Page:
TAKS grade inflation is nothing new
By RICK CASEY
June 13, 2010, 5:47PM
When my colleague Ericka Mellon broke the story this week that the “passing” mark for some parts of the TAKS test had been altered to as low as 44 percent this year after the results came in, some political and educational leaders expressed concern.
Some even suggested that politics was involved, a suggestion that Education Commissioner Robert Scott called “silly.”
“It’s ridiculous in that the people that make the decision on the cut scores are not political operatives,” Scott told the Austin American-Statesman.
After a careful review of the data, I’m with Scott.
The evidence strongly indicates that the bar wasn’t lowered because, for example, Gov. Rick Perry’s sunny portrayal of the condition of Texas this election year needs rose-tinted tests.
No, We’ve been looking through rose-tinted glasses for years.
The reality is that Texas has set the TAKS bar exceedingly low going back at least to 2003, following a consistent policy of serious grade inflation on our high-stakes tests.
Since that time Dr. Paul E. Peterson, a Harvard political scientist who directs the university’s Program on Education Policy and Governance, has rated the tests used by various states.
His method is straightforward. Every other year, a national test is given to a representative sample of fourth- and eighth-grade students in all 50 states. The National Assessment of Education Progress (NAEP) is a tough test, for the simple reason that it is designed to match the level of difficulty of tests used by the industrialized nations that belong to the Organization for Economic Co-operation and Development.
By contrast, under the U.S. No Child Left Behind law, each state gets to define “proficiency” for itself.
Peterson’s staff looks at what percentage of students in each state received passing grades on the NAEP and compared it to what percentage passed their individual state tests.
Gauging the gap
No states consistently score better on the NAEP than on their state tests, but some do quite well. Massachusetts students, for example, scored better on the NAEP than on their state tests in math, though they did worse in reading, especially in eighth grade.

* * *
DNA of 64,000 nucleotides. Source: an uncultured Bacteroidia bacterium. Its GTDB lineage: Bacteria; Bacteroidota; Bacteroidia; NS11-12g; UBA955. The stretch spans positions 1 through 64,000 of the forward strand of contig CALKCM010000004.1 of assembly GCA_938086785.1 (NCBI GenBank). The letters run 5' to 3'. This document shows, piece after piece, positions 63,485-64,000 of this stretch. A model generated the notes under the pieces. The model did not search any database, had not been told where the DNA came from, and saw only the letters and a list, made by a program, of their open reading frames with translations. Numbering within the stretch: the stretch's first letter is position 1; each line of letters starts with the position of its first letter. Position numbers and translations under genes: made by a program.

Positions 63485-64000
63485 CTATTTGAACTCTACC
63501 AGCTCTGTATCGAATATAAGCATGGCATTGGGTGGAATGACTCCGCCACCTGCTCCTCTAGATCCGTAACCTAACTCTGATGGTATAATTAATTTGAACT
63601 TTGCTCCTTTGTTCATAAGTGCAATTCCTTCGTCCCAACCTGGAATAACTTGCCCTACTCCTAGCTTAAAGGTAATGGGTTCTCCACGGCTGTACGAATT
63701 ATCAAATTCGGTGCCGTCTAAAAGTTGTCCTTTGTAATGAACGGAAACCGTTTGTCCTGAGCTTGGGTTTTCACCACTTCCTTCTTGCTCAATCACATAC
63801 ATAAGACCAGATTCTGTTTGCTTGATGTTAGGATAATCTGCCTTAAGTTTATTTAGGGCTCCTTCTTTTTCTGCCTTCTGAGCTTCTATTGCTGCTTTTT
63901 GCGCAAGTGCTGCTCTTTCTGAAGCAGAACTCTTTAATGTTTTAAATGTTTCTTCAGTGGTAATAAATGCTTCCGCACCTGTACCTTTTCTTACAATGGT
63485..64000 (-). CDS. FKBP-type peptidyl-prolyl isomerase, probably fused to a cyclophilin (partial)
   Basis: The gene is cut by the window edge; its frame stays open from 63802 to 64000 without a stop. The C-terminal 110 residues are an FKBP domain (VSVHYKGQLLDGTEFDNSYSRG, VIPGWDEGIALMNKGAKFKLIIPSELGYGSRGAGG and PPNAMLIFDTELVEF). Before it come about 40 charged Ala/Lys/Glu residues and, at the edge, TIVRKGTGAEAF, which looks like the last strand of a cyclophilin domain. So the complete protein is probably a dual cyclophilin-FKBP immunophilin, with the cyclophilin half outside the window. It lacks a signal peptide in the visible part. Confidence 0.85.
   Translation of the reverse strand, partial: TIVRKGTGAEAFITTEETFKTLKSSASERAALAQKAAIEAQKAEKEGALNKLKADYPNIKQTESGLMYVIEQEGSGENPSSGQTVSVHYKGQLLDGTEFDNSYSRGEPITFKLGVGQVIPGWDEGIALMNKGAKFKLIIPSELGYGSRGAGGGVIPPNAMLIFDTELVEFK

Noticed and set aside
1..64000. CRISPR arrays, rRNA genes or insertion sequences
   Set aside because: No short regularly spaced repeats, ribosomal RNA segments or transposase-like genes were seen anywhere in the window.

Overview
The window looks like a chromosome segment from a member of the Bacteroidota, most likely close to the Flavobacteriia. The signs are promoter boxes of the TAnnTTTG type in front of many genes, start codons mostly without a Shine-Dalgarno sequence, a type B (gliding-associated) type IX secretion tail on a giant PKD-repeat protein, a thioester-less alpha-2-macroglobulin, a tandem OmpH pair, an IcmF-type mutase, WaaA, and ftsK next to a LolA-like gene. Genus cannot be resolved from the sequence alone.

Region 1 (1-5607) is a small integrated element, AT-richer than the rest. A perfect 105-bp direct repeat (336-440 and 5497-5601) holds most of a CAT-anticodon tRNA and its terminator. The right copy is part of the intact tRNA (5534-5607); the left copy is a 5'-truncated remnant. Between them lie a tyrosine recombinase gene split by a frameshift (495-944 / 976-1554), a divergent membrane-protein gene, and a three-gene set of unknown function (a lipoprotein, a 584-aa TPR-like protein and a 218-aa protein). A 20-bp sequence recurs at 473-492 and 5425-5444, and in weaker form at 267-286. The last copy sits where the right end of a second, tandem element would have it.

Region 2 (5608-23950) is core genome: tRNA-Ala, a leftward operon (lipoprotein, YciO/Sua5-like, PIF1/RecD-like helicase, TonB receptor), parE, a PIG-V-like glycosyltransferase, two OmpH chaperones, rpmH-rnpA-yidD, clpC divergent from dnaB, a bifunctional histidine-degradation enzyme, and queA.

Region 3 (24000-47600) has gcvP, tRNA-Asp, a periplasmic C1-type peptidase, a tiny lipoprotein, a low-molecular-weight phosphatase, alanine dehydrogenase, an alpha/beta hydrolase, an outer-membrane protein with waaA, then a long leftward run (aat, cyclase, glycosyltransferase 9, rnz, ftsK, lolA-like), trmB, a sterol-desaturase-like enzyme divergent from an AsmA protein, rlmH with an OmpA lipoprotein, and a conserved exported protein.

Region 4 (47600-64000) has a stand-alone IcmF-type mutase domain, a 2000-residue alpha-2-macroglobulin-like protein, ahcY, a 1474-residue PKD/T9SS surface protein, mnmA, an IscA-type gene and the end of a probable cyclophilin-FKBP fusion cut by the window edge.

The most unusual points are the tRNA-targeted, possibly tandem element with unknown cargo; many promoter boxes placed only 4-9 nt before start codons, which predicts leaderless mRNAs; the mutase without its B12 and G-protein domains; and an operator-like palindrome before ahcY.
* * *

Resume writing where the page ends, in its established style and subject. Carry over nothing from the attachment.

Peterson’s group ranks the states not on how well their students do, but according to how big the gap is between what percentage of their students pass the NAEP and what percentage are deemed proficient according to their state tests. After Massachusetts, the top five states are Missouri, Washington, Hawaii and New Mexico.
And where is Texas? Well, let’s just say we can be thankful for Illinois, Michigan, Alabama, Nebraska and Tennessee.
Texas vs. the world
In 2009, only 38 percent of our fourth-graders rated as proficient in math and 28 percent in reading on the NAEP.
But 86 percent passed the TAKS in math and 84 percent in reading.
The eighth-graders were similar. On the national test, 36 percent passed in math and 27 percent in reading.
But on TAKS, 79 percent passed the math portion and a stunning 93 percent passed the reading test — more than three times the percentage that passed the national test.
Let me be clear. Some states, such as Washington, didn’t do that much better on the national test. They just didn’t mislead their citizens by making their state test a lot easier. New Mexico students do even worse than Texas students on the NAEP, but roughly half also fail their state tests.
Could it be that the sample of Texas children who took the national test this year was poor? No. We ranked second from the bottom in 2003, 12th in 2005, eighth in 2007 and sixth last year.
“States will claim they have their own standards of proficiency, and that’s fine,” Peterson said Friday. “But the students in Texas are going to have to compete with the rest of the world.”
Noting that leaders don’t like to face up to the fact of low performances, Peterson said, “Texas is one of the states that is trying to obscure that to their citizens.”